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76mm Mass AIr

Introduction
Like carburetors were in the 60's and 70's, mass air meters are today one of the "bigger must be better" modifications that performance seekers ponder over.

If you own a mass-air 5.0L vehicle, then you are no doubt aware of all the hype surrounding bigger mass air meters and throttle bodies. The stock mass air meter is restrictive, so they say, and you must upgrade to larger bore to allow the engine to breathe -as the argument goes.

TrueFlow
Typically such arguments rarely apply to stock or relatively stock vehicles. Sure, a 5.0L with better heads and maybe cam will need to reduce the upstream restrictions, but is there really anything to gain by doing this on a stock engine?

We decided to find out. We obtained C&L's new 76mm mass air meter and "Trueflow" tube package and tried it on a pair of vehicles. We installed it first on a bone stock AOD 5.0L Mustang, replacing the stock 55mm unit, and track tested it. Then we installed it on a modified 5.0L engine, along with some matching 24lb injectors, and compared the results to the stock 19lb meter/injector combination.

Hot Wire Anemometry

First, an explanation of mass air meter operation. The mass air meter sits in the intake tract, between the air-filter and throttle body. On 5.0L engines it is typically found close to the passenger side shock tower and fender.

The mass air sensor's purpose is to assess engine load by measuring the quantity of air coming into the engine. The EEC uses inputs from the mass air meter to tailor air-fuel ratio by altering fuel injector pulse width -the amount of time the fuel injectors are opened. All 5.0 liter Mustangs with mass-air use a dual wire sensor element attached to a cast-aluminum meter housing. Other types of mass air meters use hot-film elements, which we won't get into here.

The sensor element is comprised of two wires, made from platinum or tungsten. One of the wires is a sensor, and references ambient temperature (the temperature of the incoming air.) The second wire is a heater, and maintained at a temperature of about 212 C. over the ambient air temperature. As air speed over the elements increases and cools the wires, a correspondingly larger electric current is required to keep the heated element at 212 deg. over the sensor element. Voltage output corresponds to a change in airflow, from 0.5V to 4.5V. The sensor itself is not located in the main stream of airflow, but in a smaller side channel known as a sample tube.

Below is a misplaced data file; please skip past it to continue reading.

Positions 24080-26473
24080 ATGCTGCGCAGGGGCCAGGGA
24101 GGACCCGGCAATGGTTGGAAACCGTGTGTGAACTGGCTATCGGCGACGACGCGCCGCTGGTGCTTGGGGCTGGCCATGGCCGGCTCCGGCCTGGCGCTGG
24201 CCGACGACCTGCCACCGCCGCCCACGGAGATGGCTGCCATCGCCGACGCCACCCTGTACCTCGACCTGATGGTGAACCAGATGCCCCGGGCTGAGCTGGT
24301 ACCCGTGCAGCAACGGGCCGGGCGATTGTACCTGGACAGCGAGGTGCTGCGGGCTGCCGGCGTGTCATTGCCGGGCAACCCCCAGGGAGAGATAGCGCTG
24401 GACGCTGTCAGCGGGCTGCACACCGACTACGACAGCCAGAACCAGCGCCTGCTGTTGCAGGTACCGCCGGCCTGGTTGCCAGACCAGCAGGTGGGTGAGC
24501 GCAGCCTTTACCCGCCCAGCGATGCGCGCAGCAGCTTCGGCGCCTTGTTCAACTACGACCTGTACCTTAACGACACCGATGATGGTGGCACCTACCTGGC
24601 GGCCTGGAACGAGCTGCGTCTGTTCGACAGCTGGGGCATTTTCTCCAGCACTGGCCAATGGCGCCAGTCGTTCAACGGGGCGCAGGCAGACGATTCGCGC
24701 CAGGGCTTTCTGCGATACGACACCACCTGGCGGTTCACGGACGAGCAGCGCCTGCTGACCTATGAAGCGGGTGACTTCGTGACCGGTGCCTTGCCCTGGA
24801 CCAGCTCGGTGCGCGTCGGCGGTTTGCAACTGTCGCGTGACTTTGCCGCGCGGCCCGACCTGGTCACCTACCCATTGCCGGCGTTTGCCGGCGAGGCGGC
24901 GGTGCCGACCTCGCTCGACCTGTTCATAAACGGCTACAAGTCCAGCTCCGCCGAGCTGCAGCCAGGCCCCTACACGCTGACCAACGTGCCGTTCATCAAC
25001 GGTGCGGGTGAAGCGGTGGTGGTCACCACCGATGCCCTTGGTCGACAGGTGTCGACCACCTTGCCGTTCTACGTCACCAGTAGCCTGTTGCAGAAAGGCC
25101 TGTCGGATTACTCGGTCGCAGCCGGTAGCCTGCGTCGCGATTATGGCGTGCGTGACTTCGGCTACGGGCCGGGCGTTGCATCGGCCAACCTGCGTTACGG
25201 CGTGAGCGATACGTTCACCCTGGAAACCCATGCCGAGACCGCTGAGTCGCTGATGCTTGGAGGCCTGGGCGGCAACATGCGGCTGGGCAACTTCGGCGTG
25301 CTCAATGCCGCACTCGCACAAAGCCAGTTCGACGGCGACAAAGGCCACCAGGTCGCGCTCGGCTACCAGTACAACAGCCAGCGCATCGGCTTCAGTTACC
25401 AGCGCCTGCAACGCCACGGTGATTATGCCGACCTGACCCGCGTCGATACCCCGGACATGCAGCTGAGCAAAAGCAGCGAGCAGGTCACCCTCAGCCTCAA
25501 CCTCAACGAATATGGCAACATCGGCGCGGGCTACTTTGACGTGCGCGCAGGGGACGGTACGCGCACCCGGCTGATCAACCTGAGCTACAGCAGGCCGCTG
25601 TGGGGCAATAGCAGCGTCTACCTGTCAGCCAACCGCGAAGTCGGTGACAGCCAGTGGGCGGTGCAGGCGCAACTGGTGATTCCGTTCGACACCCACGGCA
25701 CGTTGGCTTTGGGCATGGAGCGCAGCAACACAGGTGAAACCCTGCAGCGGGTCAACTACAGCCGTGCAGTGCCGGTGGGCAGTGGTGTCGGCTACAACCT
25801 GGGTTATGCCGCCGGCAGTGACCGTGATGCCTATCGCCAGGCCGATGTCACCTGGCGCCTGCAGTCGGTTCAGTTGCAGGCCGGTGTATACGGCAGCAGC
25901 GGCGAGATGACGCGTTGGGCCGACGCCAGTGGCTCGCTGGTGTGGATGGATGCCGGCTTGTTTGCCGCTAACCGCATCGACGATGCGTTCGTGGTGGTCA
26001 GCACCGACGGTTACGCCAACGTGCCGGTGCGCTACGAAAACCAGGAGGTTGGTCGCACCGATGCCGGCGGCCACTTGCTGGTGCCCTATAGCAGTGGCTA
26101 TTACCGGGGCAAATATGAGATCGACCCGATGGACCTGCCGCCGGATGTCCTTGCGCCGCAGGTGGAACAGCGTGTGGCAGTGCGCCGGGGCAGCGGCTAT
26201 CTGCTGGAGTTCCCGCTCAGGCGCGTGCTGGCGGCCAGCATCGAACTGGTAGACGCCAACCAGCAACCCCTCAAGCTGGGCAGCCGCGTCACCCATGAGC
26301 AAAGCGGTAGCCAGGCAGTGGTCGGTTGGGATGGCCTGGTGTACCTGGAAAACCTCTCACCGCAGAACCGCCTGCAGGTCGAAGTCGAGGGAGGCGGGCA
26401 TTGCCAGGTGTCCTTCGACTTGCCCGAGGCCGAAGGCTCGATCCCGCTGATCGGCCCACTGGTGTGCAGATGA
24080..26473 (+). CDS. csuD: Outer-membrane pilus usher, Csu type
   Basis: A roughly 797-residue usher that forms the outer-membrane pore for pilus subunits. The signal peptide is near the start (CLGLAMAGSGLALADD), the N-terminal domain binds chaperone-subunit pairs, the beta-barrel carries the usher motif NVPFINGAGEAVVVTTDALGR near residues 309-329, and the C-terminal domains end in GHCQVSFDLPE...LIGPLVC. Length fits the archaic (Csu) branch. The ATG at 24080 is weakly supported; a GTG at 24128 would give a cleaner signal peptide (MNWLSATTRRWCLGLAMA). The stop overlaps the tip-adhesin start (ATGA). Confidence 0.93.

Air flowing through the smaller sample tube is proportional to air flowing through the main body of the meter Thus, the entire amount of air passing through the meter can be accurately sampled without causing damage to the sensor element or undue restriction to the incoming air.

Because the cooling effect of the moving air is directly related to the temperature, density, and humidity of the air, the current change is proportional to the "mass" of the air entering the engine. The advantage of using a mass air meter metering over speed density is that regardless of production differences in volumetric efficiency between engines, the air/fuel relationship may be reasonably maintained as constant. From a performance standpoint, relatively large improvements to volumetric efficiency can be made without reprogramming the EEC control module.


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In This Article...
C&L Performance 76mm Mass Air Meter and Pro-Flow Tube for 5.0L Mustangs. Is a bigger mass air meter a worth upgrade for a bone-stock 5.0L? How about for a mildly modified one? We find out in this article...

 
 


 


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